Jenn Lyon: Yeah. Diet culture, and also now it’s sort of morphed into this sort of catch all of wellness. I find it extraordinarily detrimental to women and men. I didn’t mean to say just women struggle with body dysmorphia or body image. Of course it’s men too and non-binary people and all of us. This obsession with food and with fitting into these narrow confines of beauty completely takes out of account food deserts, discrepancies in wealth, mental health. Like there’s so many things that go into what’s on our plate. None of it has to do with like learning to listen to our bodies, learning to uncover terrible hidden beliefs or feeling trauma like that’s the root cause of most binge eating and eating disorders. But also when you get out of the root cause, it’s because the culture in which we live is constantly telling us to not listen to our body’s cues and its hunger. Like intuitive eating, I feel is the only way to live your life because the quickest way to be obsessed with food is to not eat it. Your body will come back at you tenfold, and just like people are saying, just stop eating too much, Gabe. Well, then if you start to restrict, that’s just the flip side of the binge, you’ll just binge harder. What you actually have to do with the aid and help of a professional, you really can’t do it by yourself because it’s so embedded in, like written on your bones by the time it’s gotcha is that you have to heal those parts of yourself.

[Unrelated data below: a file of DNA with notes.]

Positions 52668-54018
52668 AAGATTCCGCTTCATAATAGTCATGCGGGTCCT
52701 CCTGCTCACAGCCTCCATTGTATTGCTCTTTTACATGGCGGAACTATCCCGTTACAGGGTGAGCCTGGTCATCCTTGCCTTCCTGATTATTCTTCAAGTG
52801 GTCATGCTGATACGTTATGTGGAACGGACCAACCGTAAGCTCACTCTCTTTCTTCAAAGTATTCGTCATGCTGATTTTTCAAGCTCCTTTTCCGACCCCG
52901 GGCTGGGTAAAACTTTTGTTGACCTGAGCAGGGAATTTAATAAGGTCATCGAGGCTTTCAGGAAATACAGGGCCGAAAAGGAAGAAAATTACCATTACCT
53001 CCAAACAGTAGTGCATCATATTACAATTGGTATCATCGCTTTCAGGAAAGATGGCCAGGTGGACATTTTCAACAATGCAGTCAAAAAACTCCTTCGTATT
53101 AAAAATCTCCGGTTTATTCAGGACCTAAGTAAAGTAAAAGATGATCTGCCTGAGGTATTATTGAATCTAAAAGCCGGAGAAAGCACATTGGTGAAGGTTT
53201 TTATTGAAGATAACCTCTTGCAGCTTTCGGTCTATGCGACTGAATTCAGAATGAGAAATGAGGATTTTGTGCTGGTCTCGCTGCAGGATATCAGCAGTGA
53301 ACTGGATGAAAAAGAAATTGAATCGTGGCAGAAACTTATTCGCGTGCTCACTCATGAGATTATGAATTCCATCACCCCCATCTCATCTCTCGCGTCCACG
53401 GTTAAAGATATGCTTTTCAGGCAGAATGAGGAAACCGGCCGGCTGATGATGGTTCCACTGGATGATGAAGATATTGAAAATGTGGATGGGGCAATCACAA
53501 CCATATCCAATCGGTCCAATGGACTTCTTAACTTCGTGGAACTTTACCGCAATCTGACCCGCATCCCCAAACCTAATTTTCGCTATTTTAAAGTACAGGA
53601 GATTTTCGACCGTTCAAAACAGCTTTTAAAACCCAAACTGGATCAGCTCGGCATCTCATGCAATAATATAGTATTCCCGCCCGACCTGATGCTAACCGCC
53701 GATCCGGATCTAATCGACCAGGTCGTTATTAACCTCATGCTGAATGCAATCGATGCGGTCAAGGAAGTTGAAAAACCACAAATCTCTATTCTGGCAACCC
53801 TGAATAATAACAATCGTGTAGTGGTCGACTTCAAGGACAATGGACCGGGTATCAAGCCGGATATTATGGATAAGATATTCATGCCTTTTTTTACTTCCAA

Gabe Howard: I think that women have it worse than men. You know, I haven’t lived on both sides of the spectrum, but sincerely I don’t think that you have to really be all that observant to see that there are more beauty magazines for women than there are for men, right?

Jenn Lyon: Sure, yeah, yeah.

Gabe Howard: I mean, that’s again, I think you can just be just casual and walk anywhere and see, OK, there’s 100 hundred beauty magazines, and then we have Men’s Health.